What are the diplomatic implications of withdrawal?
Withdrawal is likely to be controversial with U.S. allies in NATO, further splitting the alliance at a difficult time for transatlantic relations. Many Western European NATO states favor retaining the INF, in conjunction with previous U.S. policy designed to push Moscow back into compliance. This raises concerns that divisions within NATO may worsen when the United States officially withdraws from the INF.
India’s Role in the Treaty
As one of the nine known nuclear-weapon powers, India has to adapt to the erosion of traditional methods of managing arms races.
US President Donald Trump’s announcement 10 days ago about American plans to withdraw from the three-decade-old missile treaty with Russia has not got the attention it deserves in Delhi. The decision marks the end of an era of disarmament that India was so engaged with since its Independence.
Even more important are the likely implications of Trump’s move for Indian security — especially on the military balance with China, its traditional defense cooperation with Russia and the new possibilities for high-technology cooperation with the US, Europe and Japan.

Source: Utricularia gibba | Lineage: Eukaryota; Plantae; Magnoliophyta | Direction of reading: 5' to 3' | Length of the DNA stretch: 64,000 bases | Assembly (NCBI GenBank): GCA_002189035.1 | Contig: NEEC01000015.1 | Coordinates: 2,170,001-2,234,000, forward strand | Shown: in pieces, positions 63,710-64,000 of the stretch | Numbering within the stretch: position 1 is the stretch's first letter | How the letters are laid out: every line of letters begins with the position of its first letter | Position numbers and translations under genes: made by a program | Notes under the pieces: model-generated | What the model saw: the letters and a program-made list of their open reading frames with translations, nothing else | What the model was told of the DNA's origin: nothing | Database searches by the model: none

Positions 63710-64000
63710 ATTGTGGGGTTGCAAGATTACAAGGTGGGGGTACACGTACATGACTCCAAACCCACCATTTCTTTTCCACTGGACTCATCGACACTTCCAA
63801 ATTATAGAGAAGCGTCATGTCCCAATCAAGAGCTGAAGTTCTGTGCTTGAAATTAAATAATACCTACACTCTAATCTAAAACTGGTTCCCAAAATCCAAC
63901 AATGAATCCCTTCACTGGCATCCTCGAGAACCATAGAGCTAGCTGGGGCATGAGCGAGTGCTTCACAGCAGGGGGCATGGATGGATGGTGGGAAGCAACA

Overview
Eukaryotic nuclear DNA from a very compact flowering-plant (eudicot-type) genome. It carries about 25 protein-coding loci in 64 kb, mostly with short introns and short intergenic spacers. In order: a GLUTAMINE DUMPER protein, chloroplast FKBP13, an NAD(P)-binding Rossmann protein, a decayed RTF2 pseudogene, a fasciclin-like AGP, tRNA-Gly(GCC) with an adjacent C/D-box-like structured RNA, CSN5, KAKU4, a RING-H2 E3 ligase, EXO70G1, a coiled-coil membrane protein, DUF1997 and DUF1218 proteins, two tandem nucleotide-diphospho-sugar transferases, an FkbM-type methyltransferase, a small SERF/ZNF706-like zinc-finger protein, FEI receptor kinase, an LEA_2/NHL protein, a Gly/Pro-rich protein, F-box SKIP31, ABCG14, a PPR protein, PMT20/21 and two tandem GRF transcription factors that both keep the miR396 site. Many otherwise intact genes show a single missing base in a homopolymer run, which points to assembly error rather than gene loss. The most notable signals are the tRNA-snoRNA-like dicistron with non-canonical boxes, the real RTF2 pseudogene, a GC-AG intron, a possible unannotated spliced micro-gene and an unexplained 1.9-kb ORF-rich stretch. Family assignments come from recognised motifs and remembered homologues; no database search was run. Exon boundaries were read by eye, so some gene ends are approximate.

Although the US cites Russian violations of the INF treaty as the immediate cause for the withdrawal, coping with China’s massive rocket force appears to be the more important reason for the decision.
Here is the problem
Trump said the only way to sustain the treaty is for Russia to stop the violations and China to join the INF treaty. Many arms control activists have long called for a genuinely universal INF treaty — that is all countries will give up intermediate range missiles.
China has already rejected the proposition. It has always refused to join the US-Russian arms control agreements. India too will have little interest in joining a treaty that would take away its current nuclear deterrent in the form of medium-range Agni missiles.